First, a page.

Accept tougher rules to save lives, Scots told

Nicola Sturgeon has urged Scots to accept a tougher lockdown regime than elsewhere in the UK as it could potentially save lives.

People take their exercise on Portobello Beach yesterday.

It came as both she and the First Minister of Wales insisted Boris Johnson’s announcement on easing the lockdown relaxation this weekend will largely apply to England.

Welsh First Minister Mark Drakeford announced yesterday that as well as restrictions on exercise being eased, garden centres and libraries are set to re-open.

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Mr Drakeford said the adjustments would be “broadly” similar to those set out by the Prime Minister on Sunday, but his office contacted journalists at Westminster urging them not to report Mr Johnson’s statement as applying to the whole UK.

Scottish Government first minister Nicola Sturgeon giving an update on the spread of Covid-19 nationwide.

“Any decisions the UK Government take and subsequently announce relate to England only,” a press officer for Mr Drakeford wrote.

The First Minister told the daily coronavirus briefing that the reproduction (R) rate in Scotland was still estimated to be higher than elsewhere and asked Scots to persevere with a tougher approach here.

A further 49 deaths from Covid-19 were reported yesterday, but hospital cases are continuing to fall.

Although a relaxation of rules on exercising is expected to announced by Ms Sturgeon in coming days, there will be no other easing of restrictions to match measures south of the Border.

“All four nations now accept that there may be differences in pace in how we do these things because the rate of the infection – the level of the virus is at different stages because of the timing that we went into this infection curve,” Ms Sturgeon said.

“If you’re not being allowed to do something in Scotland that you’re being allowed to do in other parts of the UK or vice versa, it’s because we judge here that it’s necessary to save you from getting this virus which potentially could save your life if you became seriously unwell.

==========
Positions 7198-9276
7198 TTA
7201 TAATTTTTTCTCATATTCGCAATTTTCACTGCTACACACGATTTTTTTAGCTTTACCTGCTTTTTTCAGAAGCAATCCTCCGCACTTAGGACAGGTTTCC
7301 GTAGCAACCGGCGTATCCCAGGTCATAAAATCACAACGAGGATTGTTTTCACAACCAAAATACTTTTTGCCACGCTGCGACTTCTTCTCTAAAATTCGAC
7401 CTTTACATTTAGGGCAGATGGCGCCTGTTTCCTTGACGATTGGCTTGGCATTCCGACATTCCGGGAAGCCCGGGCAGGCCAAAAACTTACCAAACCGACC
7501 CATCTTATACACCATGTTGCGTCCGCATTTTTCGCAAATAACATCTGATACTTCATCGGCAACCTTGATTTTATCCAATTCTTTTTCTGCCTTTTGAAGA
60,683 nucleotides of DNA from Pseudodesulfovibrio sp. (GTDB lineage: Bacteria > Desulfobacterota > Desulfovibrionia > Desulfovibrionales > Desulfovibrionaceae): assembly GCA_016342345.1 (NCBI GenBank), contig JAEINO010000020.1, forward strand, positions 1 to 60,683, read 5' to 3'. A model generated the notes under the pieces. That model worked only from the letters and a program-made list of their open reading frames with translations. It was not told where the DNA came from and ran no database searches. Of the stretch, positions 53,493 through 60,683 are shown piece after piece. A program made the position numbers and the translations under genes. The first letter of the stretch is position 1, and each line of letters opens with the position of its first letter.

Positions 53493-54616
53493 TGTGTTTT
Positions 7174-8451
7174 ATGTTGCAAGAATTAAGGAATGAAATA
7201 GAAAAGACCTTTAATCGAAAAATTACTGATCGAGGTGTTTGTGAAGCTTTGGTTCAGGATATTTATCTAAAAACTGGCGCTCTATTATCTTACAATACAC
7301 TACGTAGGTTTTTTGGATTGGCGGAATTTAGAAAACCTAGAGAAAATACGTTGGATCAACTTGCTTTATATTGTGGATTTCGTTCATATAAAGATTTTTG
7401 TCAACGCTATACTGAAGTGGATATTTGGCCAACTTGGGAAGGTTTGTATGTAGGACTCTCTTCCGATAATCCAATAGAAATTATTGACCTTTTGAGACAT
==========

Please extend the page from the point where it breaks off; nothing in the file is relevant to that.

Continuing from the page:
“We’re asking you for a little bit longer not to, for example, go to garden centres.”

She added: “Everything I’m advising people to do or not to do is only driven by the desire to protect people from this virus.”

The Scottish Government said its data suggests the R-number is higher in Scotland than the rest of the UK, with this estimated to be between 0.7 and one in Scotland, compared to between 0.5 and 0.9 in the UK.

Ms Sturgeon said discussions with the UK Government over the past 24 hours had assured her that any changes announced by Mr Johnson this weekend would only result in minor variations with Scotland. The Prime Minister will unveil his plans tomorrow following a meeting of the UK’s emergency Cobra body, which Ms Sturgeon will participate in.

“These restrictions are in place separately in all four nations of the UK, we all have our own legal responsibilities to review them and keep them under review,” the SNP leader said.

“Apart from on clearly reserved areas like border control, what the Prime Minister announces in terms of easing up on restrictions will be for England.

“And then, as Wales has done today set out their position, as we will do and Northern Ireland will do separately.

“I would expect the changes, if there are any variations between us, to be minor at this stage.”